When asked what his favorite shoes were, the Air Jordan brand was at the top of the list as he went back-and-forth between the classic Air Jordan I and Air Jordan 12 Wings.
“My favorite silhouette is the Air Jordan I, I have like nine pairs of those and they’re all different colors,” Scher said. “That’s the thing with them, you can have 100 pairs and none of them would be the same because they released so many color schemes. It’s a classic. It re-defined not only sneakers, but footwear.”
Any good shoe should be versatile, and it’s the Air Jordan I’s adaptability Scher loves and has needed, exemplified by his wearing the Jordan Concord 11s at the Otterbots’ press conference earlier this year.
“It’s a shoe you can wear in a formal setting if you dress it up the right way and you can wear them on the basketball court or the blacktop,” Scher said. “You can wear them to the gym, to work on a casual Friday, they’re so versatile. So I think that’s my favorite silhouette.”
In the end, though, it’s the Air Jordan 12 Wings Scher chose as his favorite pair because of the creative design.
“They are a black-and-white base but when you wear them, there is a heat activated gold that appears over the black portion so you can either take a warm rag and rub it on them and expose the wings artificially or as you wear them, the natural body heat your feet give, it will slowly start to appear. I think the design is incredible.”
Shoes aren’t the only part of Scher’s childhood he still carries with him.
Scher grew up in Durham, North Carolina, where he attended Durham Bulls games like a religion. Whether it was birthday parties, class field trips, Field of Dreams days with his Little League teams, or going with his parents who had season tickets, Scher grew up in Durham Bulls Athletic Park — not knowing baseball could one day lead to a career.
“I did my birthday parties there, my Little League teams did their Field of Dreams night, my mom was a teacher and they would do their Teacher Appreciation Nights there, my dad’s company had nights out there, I grew up in that ballpark,” Scher said. “At the time, I didn’t think any more of it than this is awesome, this is fun.”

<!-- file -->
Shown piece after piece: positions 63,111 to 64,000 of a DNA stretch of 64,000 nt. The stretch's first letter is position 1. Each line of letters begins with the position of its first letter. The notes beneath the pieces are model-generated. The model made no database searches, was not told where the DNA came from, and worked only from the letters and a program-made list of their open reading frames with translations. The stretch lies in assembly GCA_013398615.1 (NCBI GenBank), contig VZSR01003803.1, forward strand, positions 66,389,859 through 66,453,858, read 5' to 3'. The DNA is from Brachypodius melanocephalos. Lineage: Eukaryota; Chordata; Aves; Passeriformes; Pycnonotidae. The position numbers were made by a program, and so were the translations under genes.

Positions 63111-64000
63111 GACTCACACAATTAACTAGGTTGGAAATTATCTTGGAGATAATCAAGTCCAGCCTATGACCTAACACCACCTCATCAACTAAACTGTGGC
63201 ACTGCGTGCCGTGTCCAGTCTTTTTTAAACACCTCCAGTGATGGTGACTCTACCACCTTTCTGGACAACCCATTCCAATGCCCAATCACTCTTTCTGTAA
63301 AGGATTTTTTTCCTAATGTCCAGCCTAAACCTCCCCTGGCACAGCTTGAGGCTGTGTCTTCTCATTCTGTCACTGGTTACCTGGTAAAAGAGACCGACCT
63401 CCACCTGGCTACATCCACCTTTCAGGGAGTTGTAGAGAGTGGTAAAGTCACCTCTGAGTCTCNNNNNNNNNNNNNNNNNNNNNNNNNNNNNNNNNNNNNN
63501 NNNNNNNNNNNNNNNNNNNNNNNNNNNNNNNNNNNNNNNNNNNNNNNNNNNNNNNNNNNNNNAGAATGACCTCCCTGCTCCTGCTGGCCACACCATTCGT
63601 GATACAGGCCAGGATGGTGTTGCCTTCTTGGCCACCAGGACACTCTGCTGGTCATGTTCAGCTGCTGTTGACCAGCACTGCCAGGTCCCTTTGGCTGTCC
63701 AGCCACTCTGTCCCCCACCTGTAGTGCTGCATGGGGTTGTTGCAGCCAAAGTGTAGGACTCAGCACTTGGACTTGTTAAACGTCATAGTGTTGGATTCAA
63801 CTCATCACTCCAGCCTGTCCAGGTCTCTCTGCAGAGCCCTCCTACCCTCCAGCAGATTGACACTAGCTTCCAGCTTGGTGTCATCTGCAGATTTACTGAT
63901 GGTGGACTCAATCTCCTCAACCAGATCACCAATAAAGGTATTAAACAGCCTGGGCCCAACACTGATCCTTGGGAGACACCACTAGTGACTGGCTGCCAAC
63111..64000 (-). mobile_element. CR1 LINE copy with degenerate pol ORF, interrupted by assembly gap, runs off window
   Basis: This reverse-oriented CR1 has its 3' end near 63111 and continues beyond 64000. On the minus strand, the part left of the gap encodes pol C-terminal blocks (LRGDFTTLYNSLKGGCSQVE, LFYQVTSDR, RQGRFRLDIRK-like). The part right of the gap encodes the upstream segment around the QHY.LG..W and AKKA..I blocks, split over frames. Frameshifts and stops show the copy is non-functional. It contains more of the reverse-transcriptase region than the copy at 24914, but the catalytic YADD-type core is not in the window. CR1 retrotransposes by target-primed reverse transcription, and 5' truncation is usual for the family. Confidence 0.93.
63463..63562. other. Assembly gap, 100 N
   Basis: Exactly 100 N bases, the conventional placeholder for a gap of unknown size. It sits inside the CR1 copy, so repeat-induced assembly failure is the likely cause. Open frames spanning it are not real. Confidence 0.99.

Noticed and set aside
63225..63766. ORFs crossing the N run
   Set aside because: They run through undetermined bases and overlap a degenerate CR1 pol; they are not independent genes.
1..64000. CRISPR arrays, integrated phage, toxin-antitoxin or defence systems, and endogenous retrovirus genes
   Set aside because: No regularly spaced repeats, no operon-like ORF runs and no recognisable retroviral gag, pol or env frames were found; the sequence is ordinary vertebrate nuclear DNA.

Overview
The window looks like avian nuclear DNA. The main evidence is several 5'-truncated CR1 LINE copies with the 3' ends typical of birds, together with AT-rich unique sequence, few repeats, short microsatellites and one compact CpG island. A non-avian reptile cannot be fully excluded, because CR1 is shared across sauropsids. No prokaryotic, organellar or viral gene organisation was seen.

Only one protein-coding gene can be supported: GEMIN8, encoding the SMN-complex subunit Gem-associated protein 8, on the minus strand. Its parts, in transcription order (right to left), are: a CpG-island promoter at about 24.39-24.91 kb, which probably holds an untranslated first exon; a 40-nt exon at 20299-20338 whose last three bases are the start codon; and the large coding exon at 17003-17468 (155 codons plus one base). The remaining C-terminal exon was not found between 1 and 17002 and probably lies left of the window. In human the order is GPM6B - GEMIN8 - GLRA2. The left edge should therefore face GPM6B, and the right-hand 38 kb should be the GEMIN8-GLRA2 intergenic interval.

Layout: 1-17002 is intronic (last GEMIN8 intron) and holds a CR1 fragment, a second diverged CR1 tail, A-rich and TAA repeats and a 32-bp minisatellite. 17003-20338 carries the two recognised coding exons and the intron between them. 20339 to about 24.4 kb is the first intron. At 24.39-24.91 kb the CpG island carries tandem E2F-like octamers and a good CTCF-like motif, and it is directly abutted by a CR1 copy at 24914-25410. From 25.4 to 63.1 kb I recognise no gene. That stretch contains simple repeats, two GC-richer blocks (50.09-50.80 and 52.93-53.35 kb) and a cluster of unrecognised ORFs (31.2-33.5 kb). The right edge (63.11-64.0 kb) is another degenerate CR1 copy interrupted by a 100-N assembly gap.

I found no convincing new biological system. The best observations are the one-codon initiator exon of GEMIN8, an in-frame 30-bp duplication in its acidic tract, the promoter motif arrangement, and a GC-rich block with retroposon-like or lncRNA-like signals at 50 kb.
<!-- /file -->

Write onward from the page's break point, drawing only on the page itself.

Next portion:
That all changed after Scher’s first year at the University of Wisconsin.
“One of my best friends from school interned one summer for the Madison Mallards of the Northwest League, and after that summer, he told me I should really look into working there and that I would enjoy it.”
Scher listened, but was forced into delaying starting an internship because of his need to finish a few classes in summer school. However, he went over to the Mallards’ ballpark his first free summer and got his feet wet, literally.
“I got my first job in baseball as a beer mover for the Mallards. My nametag literally said, ‘Austin S., Beer Mover,’” Scher recalled, laughing. “In a state like Wisconsin where people drink more beer than water, it was tough work, but I had the time of my life.”
At the end of his summer, as he was preparing to go back to school, Scher’s mother asked him what he thought about the job and he replied by telling her he loved it and baseball was what he was going to do the rest of his life.
Flash forward to 2021, and that’s exactly what Scher is doing, not only working in baseball, but readying to usher in a new age of baseball in Danville — something he’s thrilled to be doing.
“I’m absolutely thrilled to be here in Danville and thrilled to be a part of baseball in Danville,” Scher said. “There’s a lot of baseball history in this town and it’s awesome to be able to improve the quality of life in Danville and offer fun, cheap, family entertainment, while also having highly competitive baseball, and also the opportunity to serve as a force of economic development in the region.”